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Hydroponic systems and water management in aquaponics: a review

Carmelo Maucieri, Carlo Nicoletto, Ranka Junge, Zala Schmautz, Paolo Sambo, Maurizio Borin
  • Carmelo Maucieri
    Department of Agronomy, Food, Natural Resources, Animals and Environment, University of Padova, Agripolis Campus, Legnaro (PD), Italy; Institute of Natural Resource Sciences, Centre Ecological Engineering, Zurich University of Applied Sciences, Grüental, 8820 Wädenswil, Switzerland | carmelo.maucieri@unipd.it
  • Carlo Nicoletto
    Department of Agronomy, Food, Natural Resources, Animals and Environment, University of Padova, Agripolis Campus, Legnaro (PD), Italy
  • Ranka Junge
    Institute of Natural Resource Sciences, Centre Ecological Engineering, Zurich University of Applied Sciences, Grüental, 8820 Wädenswil, Switzerland
  • Zala Schmautz
    Institute of Natural Resource Sciences, Centre Ecological Engineering, Zurich University of Applied Sciences, Grüental, 8820 Wädenswil, Switzerland
  • Paolo Sambo
    Department of Agronomy, Food, Natural Resources, Animals and Environment, University of Padova, Agripolis Campus, Legnaro (PD), Italy
  • Maurizio Borin
    Department of Agronomy, Food, Natural Resources, Animals and Environment, University of Padova, Agripolis Campus, Legnaro (PD), Italy

Abstract

Aquaponics, the integrated multi-trophic fish and plants production in quasi-closed recirculating system, is one of the newest sustainable food production systems. The hydroponic component of the AP directly influences water quality (in turn influencing fish growth and health), and water consumption (through evapotranspiration) of the entire system. In order to assess the role of the design and the management of the hydroponic component on the overall performance, and water consumption of the aquaponics, 122 papers published from 1979 to 2017 were reviewed. Although no unequivocal results were found, the nutrient film technique appears in several aspects less efficient than medium-based or floating raft hydroponics. The best system performance in terms of fish and plant growth, and the highest nutrient removal from water was achieved at water flow between 0.8 L min-1 and 8.0 L min-1. Data on water consumption of aquaponics are scarce, and no correlation between the ratio of hydroponic unit surface/fish tank volume and the system water loss was found. However, daily water loss was positively correlated with the hydroponic surface/fish tank volume ratio if the same experimental conditions and/or systems were compared. The plant species grown in hydroponics influenced the daily water loss in aquaponics, whereas no effect was exerted by the water flow (reciprocating flood/drain cycle or constant flow) or type (medium-based, floating or nutrient film technique) of hydroponics.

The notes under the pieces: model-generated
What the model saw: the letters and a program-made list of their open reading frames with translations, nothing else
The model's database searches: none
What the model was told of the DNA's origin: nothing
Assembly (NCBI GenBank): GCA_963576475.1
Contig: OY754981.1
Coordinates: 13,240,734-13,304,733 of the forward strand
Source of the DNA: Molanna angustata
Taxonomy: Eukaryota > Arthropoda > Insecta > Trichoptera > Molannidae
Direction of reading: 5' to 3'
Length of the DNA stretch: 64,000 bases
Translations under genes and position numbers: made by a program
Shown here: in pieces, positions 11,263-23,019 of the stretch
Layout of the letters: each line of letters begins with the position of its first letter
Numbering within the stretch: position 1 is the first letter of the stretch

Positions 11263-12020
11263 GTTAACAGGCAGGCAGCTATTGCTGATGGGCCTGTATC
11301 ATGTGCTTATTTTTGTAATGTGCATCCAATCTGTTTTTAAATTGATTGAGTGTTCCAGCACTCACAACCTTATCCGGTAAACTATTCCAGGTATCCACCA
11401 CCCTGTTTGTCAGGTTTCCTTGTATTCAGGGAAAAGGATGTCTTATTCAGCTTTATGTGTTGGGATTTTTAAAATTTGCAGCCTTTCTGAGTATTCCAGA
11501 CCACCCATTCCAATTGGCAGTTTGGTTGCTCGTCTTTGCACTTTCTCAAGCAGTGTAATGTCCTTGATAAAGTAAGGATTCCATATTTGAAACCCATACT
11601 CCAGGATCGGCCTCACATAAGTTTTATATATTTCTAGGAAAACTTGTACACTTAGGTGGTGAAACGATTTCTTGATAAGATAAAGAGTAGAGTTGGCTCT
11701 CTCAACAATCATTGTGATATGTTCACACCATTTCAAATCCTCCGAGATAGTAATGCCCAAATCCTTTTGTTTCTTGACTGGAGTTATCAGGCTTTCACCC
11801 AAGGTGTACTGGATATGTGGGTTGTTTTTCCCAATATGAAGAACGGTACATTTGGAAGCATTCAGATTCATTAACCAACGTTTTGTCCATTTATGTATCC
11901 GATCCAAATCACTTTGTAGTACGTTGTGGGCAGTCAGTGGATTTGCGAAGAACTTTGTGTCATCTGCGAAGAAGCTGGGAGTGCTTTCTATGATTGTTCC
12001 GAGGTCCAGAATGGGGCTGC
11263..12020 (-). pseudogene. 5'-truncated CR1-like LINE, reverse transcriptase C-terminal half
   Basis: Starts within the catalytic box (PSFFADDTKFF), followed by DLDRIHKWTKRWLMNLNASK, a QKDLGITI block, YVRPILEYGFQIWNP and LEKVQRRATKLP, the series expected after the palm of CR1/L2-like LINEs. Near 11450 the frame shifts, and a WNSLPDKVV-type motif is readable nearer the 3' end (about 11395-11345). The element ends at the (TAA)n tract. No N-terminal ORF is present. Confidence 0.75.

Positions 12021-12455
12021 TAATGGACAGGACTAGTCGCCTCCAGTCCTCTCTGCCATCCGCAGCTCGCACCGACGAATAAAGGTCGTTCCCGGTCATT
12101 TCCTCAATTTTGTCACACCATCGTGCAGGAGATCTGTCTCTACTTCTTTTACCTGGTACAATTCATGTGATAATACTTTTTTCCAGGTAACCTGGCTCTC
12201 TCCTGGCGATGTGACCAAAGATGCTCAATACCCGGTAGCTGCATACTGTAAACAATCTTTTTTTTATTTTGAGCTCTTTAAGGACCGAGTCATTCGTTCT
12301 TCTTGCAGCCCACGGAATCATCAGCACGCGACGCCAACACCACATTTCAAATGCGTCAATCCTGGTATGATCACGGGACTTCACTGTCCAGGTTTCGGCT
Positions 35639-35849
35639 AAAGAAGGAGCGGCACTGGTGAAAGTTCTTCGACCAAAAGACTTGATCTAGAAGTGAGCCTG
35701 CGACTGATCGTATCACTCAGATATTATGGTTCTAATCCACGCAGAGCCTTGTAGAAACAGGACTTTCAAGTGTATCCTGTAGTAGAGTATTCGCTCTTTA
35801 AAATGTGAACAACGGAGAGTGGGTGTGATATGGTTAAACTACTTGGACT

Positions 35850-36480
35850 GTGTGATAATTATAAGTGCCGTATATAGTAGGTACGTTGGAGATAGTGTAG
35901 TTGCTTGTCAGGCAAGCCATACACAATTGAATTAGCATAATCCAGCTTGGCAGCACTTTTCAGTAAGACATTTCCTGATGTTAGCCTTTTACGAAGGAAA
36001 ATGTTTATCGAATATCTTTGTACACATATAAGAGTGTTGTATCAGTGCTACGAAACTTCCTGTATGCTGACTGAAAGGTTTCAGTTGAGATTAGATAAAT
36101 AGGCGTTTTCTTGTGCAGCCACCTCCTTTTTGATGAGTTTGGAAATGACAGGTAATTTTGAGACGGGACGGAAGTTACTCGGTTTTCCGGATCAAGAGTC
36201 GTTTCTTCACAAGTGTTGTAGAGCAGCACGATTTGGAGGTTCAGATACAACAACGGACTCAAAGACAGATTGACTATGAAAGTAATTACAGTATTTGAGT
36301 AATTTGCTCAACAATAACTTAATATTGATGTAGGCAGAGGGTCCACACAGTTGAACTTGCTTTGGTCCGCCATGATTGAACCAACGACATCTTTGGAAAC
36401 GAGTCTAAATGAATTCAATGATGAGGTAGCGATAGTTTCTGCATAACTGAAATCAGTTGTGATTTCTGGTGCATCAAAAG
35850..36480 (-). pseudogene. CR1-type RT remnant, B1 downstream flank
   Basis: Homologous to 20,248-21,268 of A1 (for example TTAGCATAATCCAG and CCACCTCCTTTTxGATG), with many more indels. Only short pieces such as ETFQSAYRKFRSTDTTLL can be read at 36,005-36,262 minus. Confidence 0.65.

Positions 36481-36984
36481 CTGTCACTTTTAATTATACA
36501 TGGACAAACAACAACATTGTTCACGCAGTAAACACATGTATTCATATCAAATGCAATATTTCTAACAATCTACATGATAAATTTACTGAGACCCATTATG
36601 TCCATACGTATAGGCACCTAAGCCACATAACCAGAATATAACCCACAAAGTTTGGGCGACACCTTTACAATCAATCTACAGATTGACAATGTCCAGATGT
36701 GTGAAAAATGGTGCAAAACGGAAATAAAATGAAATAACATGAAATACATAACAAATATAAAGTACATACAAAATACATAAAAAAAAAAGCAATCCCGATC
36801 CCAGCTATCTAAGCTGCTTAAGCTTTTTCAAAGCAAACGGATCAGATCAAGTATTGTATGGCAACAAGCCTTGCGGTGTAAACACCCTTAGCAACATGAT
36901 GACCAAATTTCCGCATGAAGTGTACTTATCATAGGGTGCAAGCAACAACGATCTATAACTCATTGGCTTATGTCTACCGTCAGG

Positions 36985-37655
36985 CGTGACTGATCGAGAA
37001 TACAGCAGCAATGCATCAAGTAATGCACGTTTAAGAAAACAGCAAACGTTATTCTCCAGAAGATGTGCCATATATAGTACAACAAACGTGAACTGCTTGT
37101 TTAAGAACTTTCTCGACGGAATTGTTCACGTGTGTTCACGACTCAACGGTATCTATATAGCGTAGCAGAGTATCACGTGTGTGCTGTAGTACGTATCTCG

Keywords

water consumption; nutrient film technique; floating raft; medium-filled grow beds

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Submitted: 2017-05-08 19:40:19
Published: 2017-09-01 17:17:41
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Copyright (c) 2017 Carmelo Maucieri, Carlo Nicoletto, Ranka Junge, Zala Schmautz, Paolo Sambo, Maurizio Borin

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